The team of 100 officers between the two agencies will seek to “hack the hackers”, Home Affairs Minister Clare O’Neil said.
“The criminals we are up against have adapted their ways, and so have we,” she said.
“This is the formalisation of a partnership, a standing body within the Australian government which will day in, day out, hunt down the scumbags who are responsible for these malicious crimes against innocent people.”
The changes come after serious data breaches at Optus and Medibank.
Attorney-General Mark Dreyfus said a bill will be before the Senate soon which will increase the maximum penalties for companies who are subject to serious data breaches.
“The AFP will be working with all international partners, that includes Interpol, and includes calling on all countries to assist in the elimination of this type of cybercrime,” Dreyfus said.
“No country should stand by and not assist any other country that is asking for help.”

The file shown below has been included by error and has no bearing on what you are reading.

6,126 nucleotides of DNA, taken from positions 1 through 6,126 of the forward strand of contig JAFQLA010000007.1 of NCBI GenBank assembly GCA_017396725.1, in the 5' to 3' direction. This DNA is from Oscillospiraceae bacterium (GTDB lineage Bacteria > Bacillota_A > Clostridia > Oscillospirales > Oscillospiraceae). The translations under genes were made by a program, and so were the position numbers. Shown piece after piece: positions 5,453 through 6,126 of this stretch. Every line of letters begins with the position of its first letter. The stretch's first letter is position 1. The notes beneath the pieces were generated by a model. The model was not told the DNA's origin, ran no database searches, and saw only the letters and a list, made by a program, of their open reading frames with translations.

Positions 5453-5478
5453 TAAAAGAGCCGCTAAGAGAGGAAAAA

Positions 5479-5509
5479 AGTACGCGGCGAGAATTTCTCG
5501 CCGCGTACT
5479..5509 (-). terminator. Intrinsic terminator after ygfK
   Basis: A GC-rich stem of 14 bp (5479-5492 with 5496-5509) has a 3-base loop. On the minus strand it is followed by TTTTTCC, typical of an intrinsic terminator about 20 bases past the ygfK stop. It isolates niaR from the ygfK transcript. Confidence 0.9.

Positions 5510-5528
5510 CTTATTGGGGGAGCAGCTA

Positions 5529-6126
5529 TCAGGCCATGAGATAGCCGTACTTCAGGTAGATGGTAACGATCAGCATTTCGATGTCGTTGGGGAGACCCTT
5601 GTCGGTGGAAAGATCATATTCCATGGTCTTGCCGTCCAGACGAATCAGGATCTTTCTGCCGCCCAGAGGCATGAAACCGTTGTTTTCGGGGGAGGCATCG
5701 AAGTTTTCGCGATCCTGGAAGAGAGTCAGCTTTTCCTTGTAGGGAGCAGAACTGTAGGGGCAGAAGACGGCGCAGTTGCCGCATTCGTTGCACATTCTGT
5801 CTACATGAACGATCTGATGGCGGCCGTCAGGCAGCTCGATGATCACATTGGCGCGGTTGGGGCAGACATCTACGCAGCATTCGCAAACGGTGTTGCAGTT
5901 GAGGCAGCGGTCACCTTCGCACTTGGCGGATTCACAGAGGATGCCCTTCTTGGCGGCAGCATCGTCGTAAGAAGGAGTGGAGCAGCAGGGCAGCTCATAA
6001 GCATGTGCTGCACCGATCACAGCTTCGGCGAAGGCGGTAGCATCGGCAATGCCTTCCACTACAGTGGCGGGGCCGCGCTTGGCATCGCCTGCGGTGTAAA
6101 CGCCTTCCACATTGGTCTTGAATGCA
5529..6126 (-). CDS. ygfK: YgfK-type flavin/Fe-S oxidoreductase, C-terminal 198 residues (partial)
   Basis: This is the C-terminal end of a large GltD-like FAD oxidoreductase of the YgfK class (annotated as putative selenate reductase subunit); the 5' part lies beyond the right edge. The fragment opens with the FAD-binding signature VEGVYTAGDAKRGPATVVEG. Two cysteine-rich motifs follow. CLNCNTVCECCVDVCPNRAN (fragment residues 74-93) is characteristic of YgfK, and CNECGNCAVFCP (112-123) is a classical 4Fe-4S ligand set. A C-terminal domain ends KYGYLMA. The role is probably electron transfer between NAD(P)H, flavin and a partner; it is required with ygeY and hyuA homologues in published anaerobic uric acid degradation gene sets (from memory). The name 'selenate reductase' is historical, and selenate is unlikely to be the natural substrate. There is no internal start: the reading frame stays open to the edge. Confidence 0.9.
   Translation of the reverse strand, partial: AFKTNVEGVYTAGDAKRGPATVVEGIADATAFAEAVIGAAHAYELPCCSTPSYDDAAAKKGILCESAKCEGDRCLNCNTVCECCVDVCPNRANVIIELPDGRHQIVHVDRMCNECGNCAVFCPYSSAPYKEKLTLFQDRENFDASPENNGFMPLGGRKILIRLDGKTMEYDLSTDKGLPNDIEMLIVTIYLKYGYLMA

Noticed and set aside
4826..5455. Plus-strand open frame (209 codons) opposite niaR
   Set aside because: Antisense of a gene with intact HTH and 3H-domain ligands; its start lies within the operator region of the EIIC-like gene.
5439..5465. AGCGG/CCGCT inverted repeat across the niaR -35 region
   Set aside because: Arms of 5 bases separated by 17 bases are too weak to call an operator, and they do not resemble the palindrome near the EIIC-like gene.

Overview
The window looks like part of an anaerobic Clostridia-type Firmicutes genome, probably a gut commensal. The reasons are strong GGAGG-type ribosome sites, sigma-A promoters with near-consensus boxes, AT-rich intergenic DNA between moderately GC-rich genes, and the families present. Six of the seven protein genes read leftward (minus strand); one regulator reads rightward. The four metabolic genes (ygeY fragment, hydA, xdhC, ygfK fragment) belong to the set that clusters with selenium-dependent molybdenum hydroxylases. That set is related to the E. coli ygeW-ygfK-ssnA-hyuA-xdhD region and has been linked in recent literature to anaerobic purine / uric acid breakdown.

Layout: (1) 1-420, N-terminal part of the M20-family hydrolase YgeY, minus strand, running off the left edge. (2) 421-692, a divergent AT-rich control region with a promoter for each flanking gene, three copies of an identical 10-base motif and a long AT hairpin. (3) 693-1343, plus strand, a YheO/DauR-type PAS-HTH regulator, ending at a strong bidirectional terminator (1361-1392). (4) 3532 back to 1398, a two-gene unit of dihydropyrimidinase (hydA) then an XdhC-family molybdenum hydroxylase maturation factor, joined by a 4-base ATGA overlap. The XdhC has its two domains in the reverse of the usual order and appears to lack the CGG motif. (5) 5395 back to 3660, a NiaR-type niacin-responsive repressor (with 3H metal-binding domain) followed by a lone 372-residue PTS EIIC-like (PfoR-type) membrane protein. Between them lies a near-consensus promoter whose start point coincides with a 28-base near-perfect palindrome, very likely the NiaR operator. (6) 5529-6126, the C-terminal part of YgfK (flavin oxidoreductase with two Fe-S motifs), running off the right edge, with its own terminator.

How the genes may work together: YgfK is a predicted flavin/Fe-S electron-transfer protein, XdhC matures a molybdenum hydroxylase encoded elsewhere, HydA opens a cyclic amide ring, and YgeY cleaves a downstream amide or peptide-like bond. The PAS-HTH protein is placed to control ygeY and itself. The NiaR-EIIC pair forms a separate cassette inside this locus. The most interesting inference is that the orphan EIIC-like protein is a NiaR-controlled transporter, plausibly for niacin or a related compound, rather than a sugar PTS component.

“Even amongst ransomware groups, it is considered beyond the pale to do what happened here,” O’Neil said.
“I don’t think any leader of any country around the world surely would condone this activity.”
In a statement issued overnight, the Russian embassy in Canberra said the media announcement was made before they were told.
“We encourage the AFP to duly get in touch with the respective Russian law enforcement agencies,” the embassy statement read.
“Fighting cybercrime that adversely affects people’s lives and damages businesses demands a cooperative, non-politicised and responsible approach from all members of the world community.”
Dreyfus was asked if the government was considering expelling Russian diplomats.
“All options remain under consideration,” he said.
“Our preference is to maintain diplomatic channels but diplomatic profiles must always be consistent with our national interest.